video, it was 6:29 a.m.
three Coast Guard officers boarded the speedboat to arrest the
drivers. Petty Officer Mona Benefiel, a member of the boarding
party, was trying to move people when one of the migrants tugged
at her shirt. "I turned over to look at him and he was pointing
something out to me," she told the court. Ms. Machado was
unconscious, bleeding from her ears and nose, breathing fast and
shallow. "I knew that this wasn't good," Ms. Benefiel said.
Ms. Benefiel had
been an Army medic before joining the Coast Guard. After
examining the unconscious woman, she told Mr. Holmes they had a
medical emergency. "I also told him that she needed to be
evacuated, ASAP," she said.
Mr. Holmes radioed
the Coast Guard's sector command headquarters in Key West. A
drawn-out debate ensued over whether Ms. Machado was injured by
the disabling fire and if she was really hurt badly enough to
require being brought ashore.
her ashore would entitle her to claim asylum, the first question
raised was whether Ms. Machado was faking her injuries. "Just
make sure these are not acting cases," a voice on the radio from
sector command told Mr. Holmes. Over the next 30 minutes, there
were at least seven more requests for corroboration of the
extent of Ms. Machado's injuries.
At 7:33 a.m., an
hour after the officers first boarded the boat, Lt. Daniel
Henkes, a physician's assistant with the U.S. Public Health
Service, arrived with a special lifter that could be hoisted
into the helicopter. He testified that Ms. Machado had severe
head injuries and needed "immediate" medical treatment onshore.
He requested help from the helicopter still in the air filming.
Coast Guard command in Key West refused, he said, because the
helicopter was on law-enforcement mission status and would not
be switched to search-and-rescue status.
In response to
questions, Coast Guard officials originally said they didn't
have the correct lifter for the helicopter. Later they said they
opted to send her by boat because no one was qualified to deal
with her injuries on the chopper.
stabilized Ms. Machado, put her on oxygen to help limit brain
swelling, and transferred her from the speedboat to the smaller
Coast Guard patrol boat. He told the driver to head slowly but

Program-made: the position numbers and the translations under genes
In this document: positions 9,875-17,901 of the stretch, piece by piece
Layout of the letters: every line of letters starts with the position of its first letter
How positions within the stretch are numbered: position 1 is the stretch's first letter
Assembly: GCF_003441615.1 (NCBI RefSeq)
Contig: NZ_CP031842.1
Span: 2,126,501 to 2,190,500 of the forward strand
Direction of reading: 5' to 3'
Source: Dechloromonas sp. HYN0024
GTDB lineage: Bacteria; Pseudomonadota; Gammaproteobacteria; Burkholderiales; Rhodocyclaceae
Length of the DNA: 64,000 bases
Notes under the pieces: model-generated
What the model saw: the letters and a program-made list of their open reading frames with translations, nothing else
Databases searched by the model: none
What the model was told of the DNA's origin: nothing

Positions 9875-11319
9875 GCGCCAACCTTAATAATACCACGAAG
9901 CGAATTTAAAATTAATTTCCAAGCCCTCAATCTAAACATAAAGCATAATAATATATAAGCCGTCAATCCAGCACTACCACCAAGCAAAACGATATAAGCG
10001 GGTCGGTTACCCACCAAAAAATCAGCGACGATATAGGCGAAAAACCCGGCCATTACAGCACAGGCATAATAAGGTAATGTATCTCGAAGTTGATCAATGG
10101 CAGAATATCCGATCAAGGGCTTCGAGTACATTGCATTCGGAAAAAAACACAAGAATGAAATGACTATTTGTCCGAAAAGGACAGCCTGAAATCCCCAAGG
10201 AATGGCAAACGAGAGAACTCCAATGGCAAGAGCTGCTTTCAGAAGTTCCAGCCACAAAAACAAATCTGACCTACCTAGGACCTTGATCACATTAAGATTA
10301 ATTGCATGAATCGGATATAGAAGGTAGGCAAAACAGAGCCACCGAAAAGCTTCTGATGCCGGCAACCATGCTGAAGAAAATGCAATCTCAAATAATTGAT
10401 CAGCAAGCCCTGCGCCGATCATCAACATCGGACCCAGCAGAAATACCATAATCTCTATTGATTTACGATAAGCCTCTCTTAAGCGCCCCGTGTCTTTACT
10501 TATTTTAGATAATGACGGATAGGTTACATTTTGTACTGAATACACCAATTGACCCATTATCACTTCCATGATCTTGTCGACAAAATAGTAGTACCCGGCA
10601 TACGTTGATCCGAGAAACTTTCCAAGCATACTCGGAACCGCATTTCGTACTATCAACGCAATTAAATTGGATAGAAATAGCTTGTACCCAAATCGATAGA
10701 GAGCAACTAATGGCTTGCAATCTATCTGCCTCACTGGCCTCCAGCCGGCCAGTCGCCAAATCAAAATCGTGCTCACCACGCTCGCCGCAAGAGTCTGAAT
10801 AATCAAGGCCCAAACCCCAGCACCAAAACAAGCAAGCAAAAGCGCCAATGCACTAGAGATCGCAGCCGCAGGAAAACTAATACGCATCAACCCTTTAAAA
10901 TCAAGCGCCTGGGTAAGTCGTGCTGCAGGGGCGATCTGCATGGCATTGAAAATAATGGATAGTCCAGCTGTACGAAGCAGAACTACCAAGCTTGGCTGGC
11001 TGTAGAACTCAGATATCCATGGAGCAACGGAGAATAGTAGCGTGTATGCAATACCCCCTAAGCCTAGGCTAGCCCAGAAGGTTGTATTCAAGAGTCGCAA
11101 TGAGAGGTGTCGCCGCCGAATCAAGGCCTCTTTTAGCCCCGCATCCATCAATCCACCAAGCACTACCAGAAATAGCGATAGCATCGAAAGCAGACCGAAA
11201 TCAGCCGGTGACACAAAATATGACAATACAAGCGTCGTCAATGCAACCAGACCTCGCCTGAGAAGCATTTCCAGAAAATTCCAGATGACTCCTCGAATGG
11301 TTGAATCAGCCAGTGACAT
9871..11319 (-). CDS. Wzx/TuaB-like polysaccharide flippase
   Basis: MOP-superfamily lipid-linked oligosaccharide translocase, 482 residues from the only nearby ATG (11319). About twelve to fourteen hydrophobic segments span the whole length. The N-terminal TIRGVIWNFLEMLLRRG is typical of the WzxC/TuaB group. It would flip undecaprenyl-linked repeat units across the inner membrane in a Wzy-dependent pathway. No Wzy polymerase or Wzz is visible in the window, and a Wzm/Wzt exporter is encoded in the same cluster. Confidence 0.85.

steadily to Key West, where an ambulance was waiting. The boat
bounced in the choppy waters and her condition worsened en
route. According to Coast Guard records, Ms. Machado reached
shore at 8:33 a.m. and was pronounced dead on the spot.
A coroner's report
later said Ms. Machado had bruises all over her body consistent
with someone who had been bouncing around a boat going at
excessive speed. The cause of her death was listed as "blunt
force head trauma."
Capt. P.J. Heyl,
then the Key West Sector commander, told a news conference later
that day that Ms. Machado died because the smugglers had refused
to stop. "Medical help would have come a lot sooner if they
hadn't ignored our orders."
A Coast Guard
spokesman, Capt. James A. Watson IV, told the conference that
while the death was regrettable, the disabling-fire process was
not to blame. "It worked perfectly," he told reporters.
Mr. Uralde and the
other passengers were transferred to a Coast Guard cutter ship,
which had arrived to process and interview the group before
taking them back to Cuba. Mr. Uralde says he assumed that his
wife was getting the treatment she needed, and took comfort in
the fact that at least she would be able to stay in the U.S.
Hours later, a Coast Guard officer informed him that she was
dead on arrival.
Two days later, the
three men arrested for driving the boat were indicted and
charged with having killed Ms. Machado without malice. The court
ordered everyone who was on the boat with Ms. Machado to be
brought ashore as potential material witnesses. Her death
allowed the others to reach U.S. shores.
Now living with his
relatives south of Miami, Mr. Uralde wishes he never came.
"Happy to make it to land? I'd rather be dead," he says. "The
price was too high to pay. She did not need to die."